Movie Review: Black Mass (2015)
Here’s my theory about James J. “Whitey” Bulger.
Everyone agrees he was a ruthless South Boston gangster responsible for a dozen murders, probably more. He was involved in drugs, extortion, the IRA. But was he an FBI informant? Or did he use the FBI to further his career? Did he feed the feds information to take down his enemies while he was allowed to operate with federal cover?
That’s not my theory, by the way. Most of that is fairly well-established.
Here’s my theory. I think someone got to director Scott Cooper (“Crazy Heart”), and maybe screenwriters Jez Butterworth (“Fair Game,” “Get On Up”) and Mark Mallouk (first timer). Someone got to them and said, “Yeah, great cast. Great story. But you know what? This picture’s gonna lie there like a dead fish. Get it? No one’s gonna come out of this thing saying, ‘Hey, great fuckin’ movie.’ None of that. They’re gonna piss all over it. And it’s gonna die. And no one’s gonna see it no more. It’s gonna disa-fucking-pear. You understand? If anyone anywhere likes this fucking picture, someone’s gonna get fucking hurt.”
That’s my theory. It’s the only explanation I could come up with for why “Black Mass,” which should be a fascinating gangster flick, is so hopelessly inert.
Aping Homer, Goodfellas
In the documentary, “Whitey: United States of America v. James J. Bulger,” the tension is the above: was Bulger an FBI informant, and if so, was the FBI being played?
The tension in “Black Mass” is ... I’m not sure. That’s the problem. It’s just one thing after another.
Bulger (Johnny Depp) is a local Irish mob guy in South Boston. He’s served 10 years in Alcatraz. He’s got his crew, he’s nice to the old ladies in the neighborhood, and he plays gin rummy with his mother and loses. Maybe on purpose. At the dinner table, he gives Homer Simpson-esque advice to his kid about fights at school. The problem isn’t fighting, it’s where you do it. “If nobody sees it,” he says, moving his hands like a magician, “it didn’t happen.”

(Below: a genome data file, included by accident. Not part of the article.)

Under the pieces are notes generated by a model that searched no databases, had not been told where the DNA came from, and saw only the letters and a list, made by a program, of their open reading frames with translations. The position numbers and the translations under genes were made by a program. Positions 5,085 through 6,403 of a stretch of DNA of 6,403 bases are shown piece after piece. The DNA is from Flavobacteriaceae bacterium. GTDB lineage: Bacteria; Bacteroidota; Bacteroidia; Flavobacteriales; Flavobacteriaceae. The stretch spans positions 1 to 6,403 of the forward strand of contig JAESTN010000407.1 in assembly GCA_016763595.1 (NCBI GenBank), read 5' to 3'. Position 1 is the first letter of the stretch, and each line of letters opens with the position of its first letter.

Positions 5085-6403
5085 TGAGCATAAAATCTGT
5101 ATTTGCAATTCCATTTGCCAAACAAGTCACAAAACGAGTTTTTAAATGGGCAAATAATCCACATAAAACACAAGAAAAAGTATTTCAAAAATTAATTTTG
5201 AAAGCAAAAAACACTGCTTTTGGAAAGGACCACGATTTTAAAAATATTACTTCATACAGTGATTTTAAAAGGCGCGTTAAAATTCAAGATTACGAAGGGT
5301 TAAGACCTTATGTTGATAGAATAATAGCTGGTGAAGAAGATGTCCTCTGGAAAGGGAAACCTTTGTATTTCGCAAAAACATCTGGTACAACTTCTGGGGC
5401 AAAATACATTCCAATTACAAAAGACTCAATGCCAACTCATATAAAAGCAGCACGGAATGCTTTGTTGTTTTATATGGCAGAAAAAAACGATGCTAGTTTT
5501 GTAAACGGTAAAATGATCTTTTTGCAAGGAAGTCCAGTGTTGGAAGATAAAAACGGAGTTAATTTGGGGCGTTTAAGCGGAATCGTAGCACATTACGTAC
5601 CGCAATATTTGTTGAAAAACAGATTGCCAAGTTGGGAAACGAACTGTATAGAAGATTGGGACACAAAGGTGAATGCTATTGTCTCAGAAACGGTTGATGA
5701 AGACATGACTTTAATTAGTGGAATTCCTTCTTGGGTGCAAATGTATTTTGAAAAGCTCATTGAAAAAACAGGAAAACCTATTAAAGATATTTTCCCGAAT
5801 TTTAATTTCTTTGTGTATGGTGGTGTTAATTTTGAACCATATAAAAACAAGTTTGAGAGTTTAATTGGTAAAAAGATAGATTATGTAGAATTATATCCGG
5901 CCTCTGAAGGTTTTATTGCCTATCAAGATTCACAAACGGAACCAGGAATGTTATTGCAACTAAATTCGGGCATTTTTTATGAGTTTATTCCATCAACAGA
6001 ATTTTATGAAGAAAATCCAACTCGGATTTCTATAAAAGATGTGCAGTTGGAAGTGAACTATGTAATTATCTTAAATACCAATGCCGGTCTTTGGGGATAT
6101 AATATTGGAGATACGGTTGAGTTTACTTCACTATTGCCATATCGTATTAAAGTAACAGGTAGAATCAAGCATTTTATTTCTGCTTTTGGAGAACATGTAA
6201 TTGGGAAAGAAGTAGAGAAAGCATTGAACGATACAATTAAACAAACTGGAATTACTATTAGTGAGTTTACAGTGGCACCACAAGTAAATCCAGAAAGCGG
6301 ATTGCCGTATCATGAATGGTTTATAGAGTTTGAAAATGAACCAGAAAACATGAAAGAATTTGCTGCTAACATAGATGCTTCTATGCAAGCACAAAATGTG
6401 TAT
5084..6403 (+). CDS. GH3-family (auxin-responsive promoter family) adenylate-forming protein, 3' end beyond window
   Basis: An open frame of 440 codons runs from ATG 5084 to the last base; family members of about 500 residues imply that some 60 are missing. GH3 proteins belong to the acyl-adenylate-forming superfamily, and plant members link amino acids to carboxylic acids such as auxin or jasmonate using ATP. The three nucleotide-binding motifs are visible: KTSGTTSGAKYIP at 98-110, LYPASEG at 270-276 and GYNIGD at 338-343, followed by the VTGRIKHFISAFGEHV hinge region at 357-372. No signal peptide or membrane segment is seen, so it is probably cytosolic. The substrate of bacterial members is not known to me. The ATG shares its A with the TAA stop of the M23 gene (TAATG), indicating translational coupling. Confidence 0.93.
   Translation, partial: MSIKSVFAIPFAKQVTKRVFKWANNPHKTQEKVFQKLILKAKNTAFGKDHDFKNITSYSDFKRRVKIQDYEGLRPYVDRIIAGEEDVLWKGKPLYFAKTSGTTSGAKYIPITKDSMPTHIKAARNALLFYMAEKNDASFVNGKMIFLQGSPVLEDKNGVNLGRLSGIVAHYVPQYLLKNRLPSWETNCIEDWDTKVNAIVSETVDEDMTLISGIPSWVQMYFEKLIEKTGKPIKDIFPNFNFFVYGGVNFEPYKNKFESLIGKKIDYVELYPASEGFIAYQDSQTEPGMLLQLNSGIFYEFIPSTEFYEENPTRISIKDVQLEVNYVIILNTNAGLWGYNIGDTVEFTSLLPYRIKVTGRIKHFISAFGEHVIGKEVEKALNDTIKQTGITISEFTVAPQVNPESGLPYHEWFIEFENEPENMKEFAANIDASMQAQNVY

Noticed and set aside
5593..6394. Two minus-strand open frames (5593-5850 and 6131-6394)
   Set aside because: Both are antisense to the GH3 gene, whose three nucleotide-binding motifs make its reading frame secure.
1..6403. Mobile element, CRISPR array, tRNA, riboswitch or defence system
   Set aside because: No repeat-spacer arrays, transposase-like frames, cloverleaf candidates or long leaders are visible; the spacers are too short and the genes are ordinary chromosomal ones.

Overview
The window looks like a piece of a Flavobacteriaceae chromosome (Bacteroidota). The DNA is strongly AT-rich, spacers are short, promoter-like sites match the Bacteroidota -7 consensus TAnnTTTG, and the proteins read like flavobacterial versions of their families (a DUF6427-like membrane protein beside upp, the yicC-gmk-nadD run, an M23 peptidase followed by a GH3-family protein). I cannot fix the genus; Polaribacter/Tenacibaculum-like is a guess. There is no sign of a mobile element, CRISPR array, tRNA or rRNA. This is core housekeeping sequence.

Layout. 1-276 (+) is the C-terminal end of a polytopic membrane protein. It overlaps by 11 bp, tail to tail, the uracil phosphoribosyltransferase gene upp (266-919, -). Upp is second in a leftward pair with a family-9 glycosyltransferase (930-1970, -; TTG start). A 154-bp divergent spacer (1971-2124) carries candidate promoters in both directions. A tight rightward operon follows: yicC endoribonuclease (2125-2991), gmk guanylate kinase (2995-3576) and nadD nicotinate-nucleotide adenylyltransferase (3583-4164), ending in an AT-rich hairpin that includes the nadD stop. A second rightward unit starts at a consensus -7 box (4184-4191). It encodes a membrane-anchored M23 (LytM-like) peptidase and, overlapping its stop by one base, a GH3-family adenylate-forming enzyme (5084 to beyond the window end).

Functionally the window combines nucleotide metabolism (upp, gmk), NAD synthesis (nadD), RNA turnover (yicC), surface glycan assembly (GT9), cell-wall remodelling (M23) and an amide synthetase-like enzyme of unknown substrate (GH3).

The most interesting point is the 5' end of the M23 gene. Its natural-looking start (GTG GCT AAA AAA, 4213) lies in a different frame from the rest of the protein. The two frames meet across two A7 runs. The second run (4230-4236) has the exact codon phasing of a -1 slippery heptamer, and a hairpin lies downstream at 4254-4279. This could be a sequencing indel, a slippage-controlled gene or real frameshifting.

Then FBI agent John Connolly (Joel Edgerton), also from Southie, who looks up to Whitey and his brother Billy, a state senator (Benedict Cumberbatch), suggests that Whitey—or Jimmy, as everyone calls him—turn informant. No go. Then Bulger’s son dies and we’re told he gets meaner. Then he takes the FBI gig. Because? Then his mom dies and we’re told he gets meaner. But he never seemed not mean. A guy almost starts a fight with him in a bar. Dead. A sweet, ditzy girl maybe says a little too much to the cops without realizing it. Dead. Two guys, no, three, get in the way of his Jai alai empire in Florida. Dead dead dead. Meanwhile, Connolly keeps covering for him.
I could never figure out Connolly. Was he protecting Bulger for Bulger or was he protecting his asset, which he felt was furthering his career? At what point did he get in too deep? At what point was he more interested in protecting Bulger than himself? Initially he seems kind of smart, or at least street smart, but by the end he’s the dumbest guy on screen.
Ditto John Morris (David Harbour). Initially he seems thoughtful, weighing consequences, making a deal with the lesser evil to get the greater one (the mafia). Then he’s buying Connolly’s ridiculous excuses that protect Bulger. Then he’s actually at Connolly’s for a barbecue with Bulger. Then he’s being threatened by Bulger. No wait, he’s just getting his balls busted—in a scene that so wants to be the “Am I a clown to you?” scene from “Goodfellas,” but isn’t. After that, Bulger threatens Connolly’s wife (Julianne Nicholson) in a creepy psychosexual scene that furthers nothing.
The longer the movie, in fact, the more incomprehensible Bulger becomes. Bulger gets away from the feds, but he gets away from the filmmakers even more.
It’s not all bad. I liked Corey Stoll as the no-nonsense prosecutor Fred Wyshak, Peter Sarsgaard as the sweaty hitman/addict Brian Halloran, and—in particular—Juno Temple as the heartbreakingly forthright prostitute who lets too much slip. They’re all small roles. Depp? He’s serviceable but one-note. And the Husky eyes are distracting.
The film has no point of view. Initially, the conceit is flashback confessions from Bulger’s men, but this is abandoned for Cooper’s “this, then that” approach. Could you have made it a legal procedural from Wyshak’s perspective? Or a journalistic procedural from The Boston Globe’s? Channel it all through Bulger? Or Connolly? Or Robert Fitzpatrick (Adam Scott), an FBI agent who, in the doc, questioned everything and got canned, but here is mostly a background figure?
Cooper doesn’t do any of that. Instead he made a gangster movie that just lies there. “Black Mass” sleeps with the fishes.